Sepsis is a medical emergency requiring rapid recognition and treatment to improve chances of recovery and survival. In the United States, 270,000 people die each year from this complication of infection. Sepsis is a potentially life-threatening condition that occurs when the body responds to the presence of an infection in an extreme way. Sepsis occurs when the body’s response triggers widespread inflammation throughout the body, which can lead to tissue damage, organ failure, amputation, and/or death.
How does UAB Medicine perform?
|Timely & Effective Measures||National Average||Alabama Average||UAB Hospital||Comparison Analysis|
|Sepsis care: percentage of patients who received appropriate care for severe sepsis and septic shock||51%||54%||39%|
What is UAB Medicine doing to improve?
In 2016, UAB Medicine developed a new emergency response called Code Sepsis to assist providers in the treatment of sepsis. The sepsis team initially saw significant decreases in death from sepsis. Renewing UAB Medicine’s commitment to fighting sepsis in 2018, a new leadership structure was put into place that includes representation from many clinicians, including two sepsis coordinators. This leadership team is busy directing projects aimed at improving the recognition and care of patients with sepsis. The goal is to improve communication at important times regarding transition of care and standardize sepsis care across the institution. Other key initiatives include:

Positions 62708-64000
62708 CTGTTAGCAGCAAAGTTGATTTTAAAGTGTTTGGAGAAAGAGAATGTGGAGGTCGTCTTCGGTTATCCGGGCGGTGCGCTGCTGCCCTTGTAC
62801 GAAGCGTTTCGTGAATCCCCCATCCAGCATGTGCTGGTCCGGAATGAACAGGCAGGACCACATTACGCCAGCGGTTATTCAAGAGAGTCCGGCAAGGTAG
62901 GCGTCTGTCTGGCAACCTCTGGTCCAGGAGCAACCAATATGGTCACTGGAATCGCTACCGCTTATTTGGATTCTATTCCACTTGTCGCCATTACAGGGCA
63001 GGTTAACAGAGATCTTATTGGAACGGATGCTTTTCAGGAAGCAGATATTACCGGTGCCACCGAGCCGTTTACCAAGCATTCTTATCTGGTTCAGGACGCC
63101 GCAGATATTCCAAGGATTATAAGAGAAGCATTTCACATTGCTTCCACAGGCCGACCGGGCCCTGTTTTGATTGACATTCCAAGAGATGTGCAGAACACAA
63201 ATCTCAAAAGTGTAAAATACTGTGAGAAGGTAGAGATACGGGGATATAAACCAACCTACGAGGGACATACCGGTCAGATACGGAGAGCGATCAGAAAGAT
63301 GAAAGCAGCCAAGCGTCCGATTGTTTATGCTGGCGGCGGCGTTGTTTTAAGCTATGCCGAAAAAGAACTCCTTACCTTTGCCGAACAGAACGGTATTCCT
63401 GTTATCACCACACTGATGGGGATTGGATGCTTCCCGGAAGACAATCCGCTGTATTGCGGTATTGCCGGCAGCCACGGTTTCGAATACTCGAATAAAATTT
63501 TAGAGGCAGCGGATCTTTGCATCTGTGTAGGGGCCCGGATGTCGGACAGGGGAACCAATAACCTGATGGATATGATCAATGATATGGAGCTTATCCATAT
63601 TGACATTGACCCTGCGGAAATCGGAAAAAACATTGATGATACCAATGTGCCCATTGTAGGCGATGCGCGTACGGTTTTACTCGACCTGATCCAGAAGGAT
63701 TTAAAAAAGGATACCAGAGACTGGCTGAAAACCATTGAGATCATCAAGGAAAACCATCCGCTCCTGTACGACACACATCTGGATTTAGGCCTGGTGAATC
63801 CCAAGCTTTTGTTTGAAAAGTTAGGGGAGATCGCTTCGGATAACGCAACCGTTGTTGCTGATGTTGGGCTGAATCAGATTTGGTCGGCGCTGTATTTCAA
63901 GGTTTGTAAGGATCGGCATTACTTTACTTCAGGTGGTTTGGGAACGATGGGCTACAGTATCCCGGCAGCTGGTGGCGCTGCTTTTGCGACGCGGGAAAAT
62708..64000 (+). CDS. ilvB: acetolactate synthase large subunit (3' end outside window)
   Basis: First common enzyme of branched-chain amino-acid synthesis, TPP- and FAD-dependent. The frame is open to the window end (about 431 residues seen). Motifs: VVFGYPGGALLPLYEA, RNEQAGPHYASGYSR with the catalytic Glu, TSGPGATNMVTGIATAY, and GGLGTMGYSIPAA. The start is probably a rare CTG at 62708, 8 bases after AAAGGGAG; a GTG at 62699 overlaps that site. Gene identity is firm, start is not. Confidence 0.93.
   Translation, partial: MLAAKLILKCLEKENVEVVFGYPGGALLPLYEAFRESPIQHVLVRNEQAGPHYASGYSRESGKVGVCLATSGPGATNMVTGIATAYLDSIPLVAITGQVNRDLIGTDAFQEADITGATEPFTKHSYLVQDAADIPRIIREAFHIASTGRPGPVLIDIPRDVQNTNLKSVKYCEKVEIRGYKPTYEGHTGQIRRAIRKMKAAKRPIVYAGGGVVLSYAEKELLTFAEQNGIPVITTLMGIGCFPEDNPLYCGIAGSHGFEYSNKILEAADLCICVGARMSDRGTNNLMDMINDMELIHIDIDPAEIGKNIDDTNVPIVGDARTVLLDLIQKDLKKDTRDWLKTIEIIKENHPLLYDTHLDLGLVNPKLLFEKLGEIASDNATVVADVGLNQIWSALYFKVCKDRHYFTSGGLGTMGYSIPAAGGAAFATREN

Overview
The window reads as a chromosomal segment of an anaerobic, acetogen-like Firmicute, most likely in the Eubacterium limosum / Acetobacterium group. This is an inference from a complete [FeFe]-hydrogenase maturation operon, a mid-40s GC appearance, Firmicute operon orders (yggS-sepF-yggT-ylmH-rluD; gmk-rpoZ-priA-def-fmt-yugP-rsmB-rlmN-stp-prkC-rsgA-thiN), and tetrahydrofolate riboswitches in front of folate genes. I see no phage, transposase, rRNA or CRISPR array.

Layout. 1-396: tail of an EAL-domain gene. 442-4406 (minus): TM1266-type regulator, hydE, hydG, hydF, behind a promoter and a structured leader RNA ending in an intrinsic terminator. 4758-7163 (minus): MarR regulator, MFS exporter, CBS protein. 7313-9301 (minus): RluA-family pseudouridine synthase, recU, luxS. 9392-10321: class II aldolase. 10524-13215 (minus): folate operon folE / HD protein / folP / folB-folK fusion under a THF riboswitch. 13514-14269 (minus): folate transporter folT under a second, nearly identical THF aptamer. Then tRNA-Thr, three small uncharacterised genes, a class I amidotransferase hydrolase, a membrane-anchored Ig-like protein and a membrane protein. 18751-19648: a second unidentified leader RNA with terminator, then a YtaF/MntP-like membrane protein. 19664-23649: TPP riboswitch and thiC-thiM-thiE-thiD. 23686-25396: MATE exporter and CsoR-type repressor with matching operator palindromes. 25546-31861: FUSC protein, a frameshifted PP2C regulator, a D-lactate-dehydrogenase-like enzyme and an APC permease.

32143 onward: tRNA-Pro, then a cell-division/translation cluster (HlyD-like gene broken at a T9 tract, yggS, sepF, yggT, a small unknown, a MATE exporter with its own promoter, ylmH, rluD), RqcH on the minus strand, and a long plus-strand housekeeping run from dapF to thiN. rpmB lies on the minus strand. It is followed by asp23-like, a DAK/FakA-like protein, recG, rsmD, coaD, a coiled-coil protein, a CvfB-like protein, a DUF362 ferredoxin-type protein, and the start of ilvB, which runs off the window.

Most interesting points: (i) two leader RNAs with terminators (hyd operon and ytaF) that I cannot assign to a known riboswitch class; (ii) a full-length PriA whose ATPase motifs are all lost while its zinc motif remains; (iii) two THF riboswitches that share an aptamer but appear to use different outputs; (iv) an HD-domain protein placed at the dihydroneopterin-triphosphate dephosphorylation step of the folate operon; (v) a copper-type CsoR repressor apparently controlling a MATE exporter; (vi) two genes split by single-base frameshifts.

- Encouraging critical thinking and the use of sepsis screening tools to assist with recognizing and treating sepsis at the earliest opportunity.
- Asking staff to call a Code Sepsis for any patient suspected of having sepsis or whose sepsis is worsening . This action sends a dedicated team of medical staff to evaluate the patient immediately and begin testing and treatment as needed.
- Treating all patients with sepsis using a standardized set of orders to help ensure excellent care every time. Care is reviewed by the sepsis coordinators for every Code Sepsis.
- Spreading education about sepsis and sepsis warning signs to our patients and families through digital and print visuals.
- Sharing new sepsis education and research through a monthly sepsis newsletter sent to all staff.